In the United States, campuses are drawing up 'politically correct' solutions to the problem. At Antioch College, Ohio, there is now a stringent written policy on 'date rape', a phenomenon named in 1985 by Mary Koss, a psychologist at the University of Arizona, which led to claims that one in four US students had been raped.
Antioch's policy demands that 'verbal consent be obtained with each new level of physical and/or sexual contact or conduct in any giveninteraction, regardless of who initiates it'. At each stage there must be no attempt to sweet-talk.
The widest definitions of date rape include 'verbal coercion' or old-fashioned persuasion. This may seem a ludicrously mechanical way to regulate male-female relations but quite rational if you agree with Andrea Dworkin, the influential American feminist, that 'romance is rape embellished with meaningful looks'.
Patricia Gillan, a consultant psychologist with 30 years' experience in sex therapy, believes that modern sexual relations are far more complicated than US solutions suggest.
She claims that women in their twenties - conditioned by the 'chilling effect' of Aids and the power of feminism - now have fundamentally different attitudes from middle-aged women. 'Today, women expect to be able to be petted or touched without penetration. Many women don't get anything out of penetration and the research shows only 10 per cent of women get an orgasm that way. Most want clitoral stimulation.
'But my clients in their forties and fifties believe you go to bed to please a man. To them, bed means penetration, so they would remain sitting on the sofa.'
Dr Gillan thinks it is reasonable for a woman to go to bed and stop short of intercourse, but she is sympathetic to 'confused' young men. 'Men get excited and they think women want penetration because it is what they want. Often it is not a matter of a crime being committed but of profound misunderstanding.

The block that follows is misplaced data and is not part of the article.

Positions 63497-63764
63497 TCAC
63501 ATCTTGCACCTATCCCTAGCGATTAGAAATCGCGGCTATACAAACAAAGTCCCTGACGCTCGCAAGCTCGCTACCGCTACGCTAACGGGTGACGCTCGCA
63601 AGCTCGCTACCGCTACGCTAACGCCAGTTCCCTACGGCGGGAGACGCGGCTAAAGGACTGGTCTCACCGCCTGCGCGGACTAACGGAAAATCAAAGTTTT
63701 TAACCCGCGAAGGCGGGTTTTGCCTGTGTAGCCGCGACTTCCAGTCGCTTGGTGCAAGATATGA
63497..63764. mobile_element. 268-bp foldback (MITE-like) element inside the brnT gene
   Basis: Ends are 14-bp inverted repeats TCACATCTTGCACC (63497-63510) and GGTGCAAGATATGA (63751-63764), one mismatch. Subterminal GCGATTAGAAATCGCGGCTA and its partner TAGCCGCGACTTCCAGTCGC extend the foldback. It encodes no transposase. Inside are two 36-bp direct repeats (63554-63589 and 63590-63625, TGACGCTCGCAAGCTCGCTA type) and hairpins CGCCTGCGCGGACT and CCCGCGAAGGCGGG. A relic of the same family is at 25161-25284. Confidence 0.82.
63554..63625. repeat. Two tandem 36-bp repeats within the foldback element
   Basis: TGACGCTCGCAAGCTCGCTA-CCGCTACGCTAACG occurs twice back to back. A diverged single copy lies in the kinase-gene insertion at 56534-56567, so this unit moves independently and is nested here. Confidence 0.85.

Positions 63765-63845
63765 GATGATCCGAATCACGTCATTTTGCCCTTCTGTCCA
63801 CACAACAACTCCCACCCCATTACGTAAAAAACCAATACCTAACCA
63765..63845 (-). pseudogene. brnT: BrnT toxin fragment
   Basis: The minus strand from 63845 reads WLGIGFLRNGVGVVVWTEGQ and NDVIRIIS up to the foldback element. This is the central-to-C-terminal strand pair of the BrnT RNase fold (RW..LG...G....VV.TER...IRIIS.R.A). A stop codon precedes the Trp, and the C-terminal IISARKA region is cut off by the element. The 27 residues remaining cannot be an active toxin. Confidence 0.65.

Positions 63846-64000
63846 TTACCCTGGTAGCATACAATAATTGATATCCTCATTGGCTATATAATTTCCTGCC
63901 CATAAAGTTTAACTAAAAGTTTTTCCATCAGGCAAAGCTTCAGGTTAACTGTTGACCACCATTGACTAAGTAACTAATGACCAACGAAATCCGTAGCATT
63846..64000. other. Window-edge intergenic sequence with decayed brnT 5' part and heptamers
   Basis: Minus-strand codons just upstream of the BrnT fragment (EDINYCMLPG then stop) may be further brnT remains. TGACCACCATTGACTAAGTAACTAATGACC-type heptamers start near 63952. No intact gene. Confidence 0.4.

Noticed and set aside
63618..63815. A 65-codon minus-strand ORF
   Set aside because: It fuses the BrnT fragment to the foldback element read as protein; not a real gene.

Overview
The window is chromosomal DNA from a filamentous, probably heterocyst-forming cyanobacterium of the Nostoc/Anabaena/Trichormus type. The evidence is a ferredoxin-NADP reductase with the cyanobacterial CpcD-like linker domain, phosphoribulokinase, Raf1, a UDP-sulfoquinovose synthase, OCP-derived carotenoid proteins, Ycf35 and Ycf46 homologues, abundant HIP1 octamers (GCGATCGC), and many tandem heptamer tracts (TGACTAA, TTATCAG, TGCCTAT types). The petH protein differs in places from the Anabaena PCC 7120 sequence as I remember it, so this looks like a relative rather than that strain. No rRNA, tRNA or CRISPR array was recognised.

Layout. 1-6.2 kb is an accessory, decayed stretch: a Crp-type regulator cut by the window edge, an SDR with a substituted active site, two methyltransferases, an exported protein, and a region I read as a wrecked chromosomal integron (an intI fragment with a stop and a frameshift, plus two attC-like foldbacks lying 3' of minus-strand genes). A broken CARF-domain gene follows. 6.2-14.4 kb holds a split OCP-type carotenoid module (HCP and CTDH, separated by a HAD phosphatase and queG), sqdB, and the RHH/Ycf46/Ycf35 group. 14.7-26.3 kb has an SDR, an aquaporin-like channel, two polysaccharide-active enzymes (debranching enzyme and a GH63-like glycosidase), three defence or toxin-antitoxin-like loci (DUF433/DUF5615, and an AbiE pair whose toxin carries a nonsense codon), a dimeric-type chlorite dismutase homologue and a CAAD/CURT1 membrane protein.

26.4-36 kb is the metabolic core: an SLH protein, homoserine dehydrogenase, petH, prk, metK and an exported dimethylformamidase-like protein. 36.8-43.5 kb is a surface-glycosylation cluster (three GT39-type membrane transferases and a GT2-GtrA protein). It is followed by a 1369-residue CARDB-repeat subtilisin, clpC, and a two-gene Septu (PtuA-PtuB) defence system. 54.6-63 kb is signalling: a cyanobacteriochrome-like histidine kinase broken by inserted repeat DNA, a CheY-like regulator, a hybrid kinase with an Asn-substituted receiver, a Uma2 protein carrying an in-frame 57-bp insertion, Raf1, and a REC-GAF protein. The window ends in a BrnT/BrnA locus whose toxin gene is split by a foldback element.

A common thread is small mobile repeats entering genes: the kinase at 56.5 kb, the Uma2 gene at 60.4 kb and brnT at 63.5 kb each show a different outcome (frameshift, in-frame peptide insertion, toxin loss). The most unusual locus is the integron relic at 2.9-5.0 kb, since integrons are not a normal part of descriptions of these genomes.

'Unfortunately you don't sit down and analyse sex before you do it - that is considered to kill off the romance.' Dr Gillan considers herself a feminist. 'But men and women are different sexually and some feminist notions of sex don't take that into consideration.'
For Lisa Longstaff, of Women Against Rape, there are no grey areas when it comes to rape. 'Date rape is no different from rape rape. It is always a question of consent.'
Jane Harvey, a barrister with the legal campaign group Rights of Women, is equally unforgiving of male 'excuses'. 'Women have a right to say no to anything at any time. Consent is the crucial legal point. There is nothing unfair about that position.' The problem for rape victims, she said, was that judges were out of touch with social trends.
Back at London University Union, things are a mite more grey. Adam Barr, 19, a first-year student of Japanese, believes that most of the first-year males who have bedded someone have not had intercourse. But there are already disputes. 'One friend spent the night in a girl's room. Next day she was saying he had pounced on her and he was saying she was crazy about him and had locked all the bedroom doors.'
The university's sex advice is confined to health issues. Students say condoms are 'thrown at them'. According to Dr Gillan, just as much effort must be directed at educating young people about the intricacies of modern male-female relations.
While Ms Llewellyn maintains that no is always no, she recognises current complications. 'I have let sex happen. I was younger, more submissive and inexperienced. It was not seduction but it was not date rape. To call everything rape is to devalue what it really is.'
Ms Abdulla said it was dangerous to absolve women of all responsibility for what happens in a sexual situation, and the excesses of the US campus were unappealing. 'These people are not seeing women in the same light as men. They regard them as weaker and marshmallow-brained. It is just another form of sexism.'